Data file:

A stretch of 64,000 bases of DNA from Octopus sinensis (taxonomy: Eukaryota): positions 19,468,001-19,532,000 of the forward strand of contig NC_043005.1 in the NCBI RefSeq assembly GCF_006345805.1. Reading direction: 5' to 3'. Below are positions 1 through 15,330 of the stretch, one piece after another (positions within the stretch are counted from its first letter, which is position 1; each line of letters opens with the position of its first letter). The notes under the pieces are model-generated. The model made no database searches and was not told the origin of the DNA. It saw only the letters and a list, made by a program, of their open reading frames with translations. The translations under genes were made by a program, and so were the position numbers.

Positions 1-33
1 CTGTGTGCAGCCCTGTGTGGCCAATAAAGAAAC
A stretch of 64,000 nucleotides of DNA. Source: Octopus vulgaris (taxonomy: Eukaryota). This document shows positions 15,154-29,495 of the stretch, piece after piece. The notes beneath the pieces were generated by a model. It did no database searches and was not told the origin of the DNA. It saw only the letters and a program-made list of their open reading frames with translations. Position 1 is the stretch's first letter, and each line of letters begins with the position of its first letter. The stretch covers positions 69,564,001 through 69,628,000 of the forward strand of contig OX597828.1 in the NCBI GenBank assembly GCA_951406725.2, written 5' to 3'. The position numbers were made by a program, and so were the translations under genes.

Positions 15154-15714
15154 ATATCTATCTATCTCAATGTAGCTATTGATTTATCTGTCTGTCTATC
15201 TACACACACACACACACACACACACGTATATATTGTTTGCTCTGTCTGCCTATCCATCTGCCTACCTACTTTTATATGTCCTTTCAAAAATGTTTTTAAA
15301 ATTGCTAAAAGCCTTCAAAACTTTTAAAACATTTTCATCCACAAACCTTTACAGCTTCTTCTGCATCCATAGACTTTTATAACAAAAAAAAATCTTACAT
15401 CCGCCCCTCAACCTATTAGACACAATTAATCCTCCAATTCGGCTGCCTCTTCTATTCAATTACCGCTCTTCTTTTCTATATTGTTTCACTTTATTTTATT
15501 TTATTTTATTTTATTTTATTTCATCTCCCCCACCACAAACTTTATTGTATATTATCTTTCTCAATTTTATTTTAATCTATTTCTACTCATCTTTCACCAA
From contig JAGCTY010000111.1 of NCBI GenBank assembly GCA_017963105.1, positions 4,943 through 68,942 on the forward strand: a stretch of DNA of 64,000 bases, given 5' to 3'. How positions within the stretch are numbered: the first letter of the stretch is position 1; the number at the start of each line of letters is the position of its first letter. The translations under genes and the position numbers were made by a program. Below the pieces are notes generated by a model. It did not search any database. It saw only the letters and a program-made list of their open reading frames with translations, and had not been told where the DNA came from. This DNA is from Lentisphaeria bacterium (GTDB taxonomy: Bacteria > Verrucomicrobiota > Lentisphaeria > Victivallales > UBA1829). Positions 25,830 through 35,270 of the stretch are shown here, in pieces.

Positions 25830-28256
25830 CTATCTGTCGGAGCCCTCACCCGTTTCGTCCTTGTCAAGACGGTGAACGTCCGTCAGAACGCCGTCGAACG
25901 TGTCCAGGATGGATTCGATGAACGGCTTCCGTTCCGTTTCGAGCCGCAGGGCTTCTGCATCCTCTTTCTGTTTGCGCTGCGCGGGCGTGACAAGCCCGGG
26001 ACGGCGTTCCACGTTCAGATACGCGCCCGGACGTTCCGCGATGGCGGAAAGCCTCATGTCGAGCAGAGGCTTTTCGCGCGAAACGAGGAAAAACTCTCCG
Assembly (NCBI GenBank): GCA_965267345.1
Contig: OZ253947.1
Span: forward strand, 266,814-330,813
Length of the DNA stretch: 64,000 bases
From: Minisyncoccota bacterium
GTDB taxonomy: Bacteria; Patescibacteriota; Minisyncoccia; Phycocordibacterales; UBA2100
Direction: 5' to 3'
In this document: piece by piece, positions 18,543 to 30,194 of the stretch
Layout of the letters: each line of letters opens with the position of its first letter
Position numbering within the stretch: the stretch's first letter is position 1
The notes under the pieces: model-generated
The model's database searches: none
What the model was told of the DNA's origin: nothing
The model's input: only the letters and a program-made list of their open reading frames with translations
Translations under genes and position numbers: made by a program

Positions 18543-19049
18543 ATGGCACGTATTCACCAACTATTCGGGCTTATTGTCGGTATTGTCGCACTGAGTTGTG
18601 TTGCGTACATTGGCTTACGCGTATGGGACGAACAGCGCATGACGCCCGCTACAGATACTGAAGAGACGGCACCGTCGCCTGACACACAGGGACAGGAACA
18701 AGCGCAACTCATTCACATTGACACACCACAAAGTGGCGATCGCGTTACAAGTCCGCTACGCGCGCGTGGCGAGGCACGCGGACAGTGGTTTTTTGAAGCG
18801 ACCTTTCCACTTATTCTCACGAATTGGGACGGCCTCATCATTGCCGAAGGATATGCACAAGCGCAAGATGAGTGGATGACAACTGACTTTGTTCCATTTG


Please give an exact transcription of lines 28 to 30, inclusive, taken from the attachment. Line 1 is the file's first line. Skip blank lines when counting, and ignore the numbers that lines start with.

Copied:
What the model was told of the DNA's origin: nothing
The model's input: only the letters and a program-made list of their open reading frames with translations
Translations under genes and position numbers: made by a program